Notes from an award winning Farm – Ponds
On many farms ponds have been drained and filled in. We have kept most of ours for their wildlife and scenic value, and still have nearly the same number of ponds as fields. There are four kinds of pond on the farm.
1. Mediaeval fish ponds, associated with a deserted mediaeval village.
2. Brick clay pits of the C17 and C18, usually close to buildings.
3. Marl pits of the C19.
4. Modern ponds dug for shooting or conservation.
The first and last types, the very old and the very new, are in low lying places where they are readily replenished by natural drainage, usually channelled into them through field drains or ditches. The opposite is true of the other two kinds. These were dug in places where they did not fill easily or quickly, to allow the maximum period of use. The old marl pits in particular are in the dry parts of the fields, sometims in the centre of flat fields, sometimes at the high point of sloping fields. They are difficult to keep filled during times of low rainfall and falling water table.
We owe most of our ponds to the clay subsoil. This was useful raw material in earlier centuries, and gave an impermeable surface to the resulting hole. This clay provided the material for baking bricks and tiles on site during the C17, C18 and early C19, until the railways and improved roads made transport easier in the mid C19. Similarly in the C19 clay was dug from marl pits and spread on the fields to replenish minerals used up by cropping. Both types, puddled by the feet of men and horses, subsequently filled with water and provided drinking pools for livestock.
Their method of excavation made them particularly suitable for this purpose. They were dug by hand with three sides nearly vertical, and the fourth providing a gradual slope up which loaded carts were pulled by horses. When subsequently filled by rain or rising water table, even a small amount of water would collect at the bottom of the slope and provide a useful drinking depth in periods of summer drought; the same effect gave useful water to the very end, and also provided a refuge for aquatic life.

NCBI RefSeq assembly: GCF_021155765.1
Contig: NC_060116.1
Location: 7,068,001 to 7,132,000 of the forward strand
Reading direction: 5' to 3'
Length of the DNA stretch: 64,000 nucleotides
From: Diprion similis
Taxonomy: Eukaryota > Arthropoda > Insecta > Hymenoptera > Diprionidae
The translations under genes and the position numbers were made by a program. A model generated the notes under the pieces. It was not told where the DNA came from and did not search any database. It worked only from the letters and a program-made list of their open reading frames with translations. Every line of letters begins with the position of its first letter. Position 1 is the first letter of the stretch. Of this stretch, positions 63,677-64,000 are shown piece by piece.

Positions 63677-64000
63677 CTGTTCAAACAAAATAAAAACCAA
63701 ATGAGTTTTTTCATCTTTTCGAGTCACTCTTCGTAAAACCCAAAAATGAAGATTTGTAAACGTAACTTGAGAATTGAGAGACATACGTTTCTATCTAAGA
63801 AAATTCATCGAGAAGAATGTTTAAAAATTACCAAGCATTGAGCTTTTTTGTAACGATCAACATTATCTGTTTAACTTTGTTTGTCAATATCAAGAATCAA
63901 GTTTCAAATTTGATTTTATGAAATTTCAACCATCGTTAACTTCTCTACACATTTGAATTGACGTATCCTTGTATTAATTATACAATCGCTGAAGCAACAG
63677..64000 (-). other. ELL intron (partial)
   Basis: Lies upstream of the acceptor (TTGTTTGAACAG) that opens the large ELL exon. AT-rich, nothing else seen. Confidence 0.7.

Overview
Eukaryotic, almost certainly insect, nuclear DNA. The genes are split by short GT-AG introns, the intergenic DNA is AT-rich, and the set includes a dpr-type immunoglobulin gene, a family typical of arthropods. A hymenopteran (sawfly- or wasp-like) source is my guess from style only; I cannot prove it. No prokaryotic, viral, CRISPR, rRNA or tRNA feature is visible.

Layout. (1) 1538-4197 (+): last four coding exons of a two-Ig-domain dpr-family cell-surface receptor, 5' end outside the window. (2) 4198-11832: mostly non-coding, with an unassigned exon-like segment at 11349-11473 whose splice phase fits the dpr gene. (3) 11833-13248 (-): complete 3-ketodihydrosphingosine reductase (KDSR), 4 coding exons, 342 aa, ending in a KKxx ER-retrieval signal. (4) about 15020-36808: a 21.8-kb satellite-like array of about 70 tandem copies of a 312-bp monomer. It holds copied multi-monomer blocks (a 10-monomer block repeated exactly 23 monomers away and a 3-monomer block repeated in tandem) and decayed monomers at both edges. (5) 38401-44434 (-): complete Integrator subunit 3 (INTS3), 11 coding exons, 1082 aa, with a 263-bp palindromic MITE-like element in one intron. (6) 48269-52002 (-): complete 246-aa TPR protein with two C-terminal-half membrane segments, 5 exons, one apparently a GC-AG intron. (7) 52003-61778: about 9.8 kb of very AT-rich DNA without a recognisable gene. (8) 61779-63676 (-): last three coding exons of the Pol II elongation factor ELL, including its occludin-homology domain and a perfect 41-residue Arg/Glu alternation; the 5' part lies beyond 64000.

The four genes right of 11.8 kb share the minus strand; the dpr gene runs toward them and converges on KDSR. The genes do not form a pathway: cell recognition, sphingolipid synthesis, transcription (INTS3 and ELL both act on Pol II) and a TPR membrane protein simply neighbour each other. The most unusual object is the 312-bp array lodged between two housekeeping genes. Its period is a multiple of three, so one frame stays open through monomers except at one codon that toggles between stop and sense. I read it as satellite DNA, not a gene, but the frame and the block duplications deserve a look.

All types of pond gradually fill with silt. Over the years in dry autumn weather after dry summers we have cleaned out most of them, removing up to 7ft of silt from the deepest. It is easy to trace the original slope and depth, black silt suddenly gives way to red clay. This was particularly interesting for the mediaeval fish ponds, now back to their original size and shape. We even found the old outlet, a hollowed out old tree trunk, and brought it back into use.
Cleaned out ponds hold a lot more water, and seldom dry out completely. Even in recent dry summers there has been some water at the bottom of the slope in most of them. To help top them up in winter, we channel field drainage into every pond we can. The run off from even a couple of acres helps significantly.
After cleaning out we restock with aquatics. Hornwort, bogbean, fringed water lily, pond weed and duck weed are our usual mixture. They spread rapidly from small beginnings. The following spring we put in toad and frog spawn, or their tadpoles. Many an overcrowded garden pond has supplied us with its surplus, and we get adult newts from the same source.
The pond edges get enriched too . Severat kinds of reed, rush and sedge go into the shallows, with yellow flag and watermint. Along the banks we plant teazle, purple loosestrife, yellow loosestrife, water aven, figwort, yellow fleabane, lesser spearwort, brooklime, ragged robin, and others wherever conditions seem appropriate.